Elaine,

California

Teach Your Children To Be Good Stewards

Dear Diane:

The topic raised in your article is a hot button in our family. Maybe we should expand the title to "What is it with People & Money?"

It seems so often in my conversations with people that money, or lack of it, comes up.  In our family, we make it a point not to talk money with others.  I get very tired of hearing people say they don't have enough money for such-and-such, or that they can't afford this or that.  People make choices in life that affect their use of their money. Personally, we have been on both sides of the fence.  In 1992 my husband was let go from his job just six days before our third child was born. Near the end of that year, he began a construction business with his brother.  As you can imagine, we didn't have much money for the first several years.  However, with much hard work on all of our parts and the Lord blessing the efforts, they have developed a growing business.  Some people consider the business as "successful" -- which it is, as it meets its goals and provides a livelihood for many families.  Through our experience, we know what a dollar is worth and get fed up with those who are always trying to get something for free.  Yes, we all must be good stewards of what the Lord has given us, using money and other things wisely, but that doesn't mean we should be cheap or cheat others out of a living.  We have a saying:  "You get what you pay for." As you said in the article, “Our children learn their attitudes about money from us."  May we teach our children to be good stewards.

Cheryl

Greenville, SC

I See Nothing Wrong with Marketing to Homeschoolers 

Dear Diane:

Kudos on your article on homeschoolers and money that was run in The Link. It has been an issue that has disturbed me for some time. I have seen decent people given flack because they own their own businesses and market to homeschoolers. I know of one woman who actually said she was "a better source of information" because she gave information away for free. She was comparing herself to another homeschooling mom who supports her family with her own business. Her attitude was "How dare you charge!"

It took a lot of courage for you to write that article and most likely you will get some people who disagree heartily with it. But I'm not one of them. Way to go!

Kate

California

Singling Out Homeschoolers Seems A Bit Harsh

Dear Diane: I just read “What Is It With Homeschoolers & Money?”  I found it interesting, and I have to say that my experiences with homeschoolers are pretty much the same as yours. I will say, however, that I don't think homeschoolers are any different than the rest of the population.  I used to own a business and could not believe the number of people who came in expecting something for nothing.  There were days when I had more people looking for a donation to their favorite cause than I had paying customers, and I would guess that a good half the paying customers expected something for free just because they had made a purchase.  I grew up on a farm and was always amazed at the number of people who expected farmers to donate milk for school lunches.  People don't seem to think about the fact that selling milk is how dairy farmers make a living, and most aren't making a particularly good living at that. In short, I think singling out homeschoolers for their lack of desire to pay for goods and services is a little harsh.  They are no worse than the next guy. Donna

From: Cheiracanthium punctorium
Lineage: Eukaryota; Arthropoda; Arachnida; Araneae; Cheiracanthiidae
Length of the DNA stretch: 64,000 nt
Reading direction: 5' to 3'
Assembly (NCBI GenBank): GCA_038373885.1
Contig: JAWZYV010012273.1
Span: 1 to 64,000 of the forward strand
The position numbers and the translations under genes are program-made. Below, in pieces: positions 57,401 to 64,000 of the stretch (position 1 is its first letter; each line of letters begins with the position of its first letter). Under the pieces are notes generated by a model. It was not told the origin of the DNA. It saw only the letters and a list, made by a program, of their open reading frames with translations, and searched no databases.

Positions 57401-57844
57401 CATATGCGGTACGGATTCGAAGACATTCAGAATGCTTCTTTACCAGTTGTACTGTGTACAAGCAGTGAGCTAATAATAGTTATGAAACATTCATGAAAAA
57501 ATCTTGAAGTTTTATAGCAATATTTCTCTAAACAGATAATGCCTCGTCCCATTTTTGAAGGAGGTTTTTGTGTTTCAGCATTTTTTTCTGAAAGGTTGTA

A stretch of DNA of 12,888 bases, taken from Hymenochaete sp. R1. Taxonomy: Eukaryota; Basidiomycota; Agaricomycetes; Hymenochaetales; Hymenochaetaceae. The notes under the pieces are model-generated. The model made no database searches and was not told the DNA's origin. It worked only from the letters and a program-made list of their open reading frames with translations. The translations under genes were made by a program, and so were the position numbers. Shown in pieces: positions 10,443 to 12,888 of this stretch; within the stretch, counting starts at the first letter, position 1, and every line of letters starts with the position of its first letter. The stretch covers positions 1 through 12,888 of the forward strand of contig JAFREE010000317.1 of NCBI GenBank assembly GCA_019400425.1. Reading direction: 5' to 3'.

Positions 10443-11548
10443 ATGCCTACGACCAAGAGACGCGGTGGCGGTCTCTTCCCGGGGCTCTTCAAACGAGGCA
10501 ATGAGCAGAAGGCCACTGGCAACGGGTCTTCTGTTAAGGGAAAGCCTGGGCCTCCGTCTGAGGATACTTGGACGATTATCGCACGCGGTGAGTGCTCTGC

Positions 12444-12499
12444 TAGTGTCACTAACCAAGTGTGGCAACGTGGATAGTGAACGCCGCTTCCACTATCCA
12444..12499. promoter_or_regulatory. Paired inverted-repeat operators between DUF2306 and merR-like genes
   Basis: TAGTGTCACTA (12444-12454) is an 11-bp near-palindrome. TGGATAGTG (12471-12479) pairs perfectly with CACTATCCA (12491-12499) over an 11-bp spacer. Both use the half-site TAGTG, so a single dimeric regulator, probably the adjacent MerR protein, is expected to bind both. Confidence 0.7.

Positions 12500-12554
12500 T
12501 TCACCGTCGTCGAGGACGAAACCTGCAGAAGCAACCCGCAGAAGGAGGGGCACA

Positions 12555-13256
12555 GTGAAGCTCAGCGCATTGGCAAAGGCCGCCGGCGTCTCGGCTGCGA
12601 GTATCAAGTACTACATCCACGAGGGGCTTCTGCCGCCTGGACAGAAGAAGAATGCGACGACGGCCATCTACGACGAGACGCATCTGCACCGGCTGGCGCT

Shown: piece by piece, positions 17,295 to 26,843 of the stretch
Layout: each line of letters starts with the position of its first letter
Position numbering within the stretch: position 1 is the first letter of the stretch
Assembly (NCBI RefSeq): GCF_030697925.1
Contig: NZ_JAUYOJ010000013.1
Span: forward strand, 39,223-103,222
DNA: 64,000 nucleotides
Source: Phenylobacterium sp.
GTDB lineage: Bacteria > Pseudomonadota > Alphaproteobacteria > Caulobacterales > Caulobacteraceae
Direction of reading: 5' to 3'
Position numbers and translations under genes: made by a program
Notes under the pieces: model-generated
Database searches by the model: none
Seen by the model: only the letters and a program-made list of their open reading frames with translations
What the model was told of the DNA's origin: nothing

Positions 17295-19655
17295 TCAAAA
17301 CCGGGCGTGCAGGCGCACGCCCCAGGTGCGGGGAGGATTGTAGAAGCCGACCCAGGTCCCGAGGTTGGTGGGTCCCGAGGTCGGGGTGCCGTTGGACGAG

There Is No Evidence To Support Your Argument

Dear Diane:

I found it very ironic to be reading your column in a free publication saturated with advertisements. I counted 30 of 72 pages fully devoted to advertising services or products, of one type or another, for a fee.  In fact, there were very few pages that didn't have some type of advertising. I think you miss the point of free enterprise and capitalism in your column. Prices are set by supply and demand.  Based not only on this publication, but also the glut of junk mail advertising, trade and conference shows (ranging from local to national) and opportunities available thru the four homeschool groups we belong to, we ARE spending money! I would also contend it's a buyers market!

I highlighted your sentence "Nor should paying a fair price for value received..." because a question jumped into my mind.  Who decides what's fair?  In our system the market does, and that's us!  Profit margins are a relative term and any size business will fail if there is not enough demand for the product/service, despite the price.

As to the examples you cited, the wealthy homeschooler and the homeschooler who organized the science classes, they are anecdotal; therefore, they do not provide evidence to support your argument.

In closing, I have no problem being known as one who bargains, barters and haggles.  Nor will I have a problem teaching my children the same.  I think whining or demanding are not accurate descriptions.  We simply will take our money elsewhere if we do not perceive a value for our hard-earned money.

Jim Thoma
Prosperity, SC

There Ain’t No Such Thing As A Free Lunch!

Dear Diane: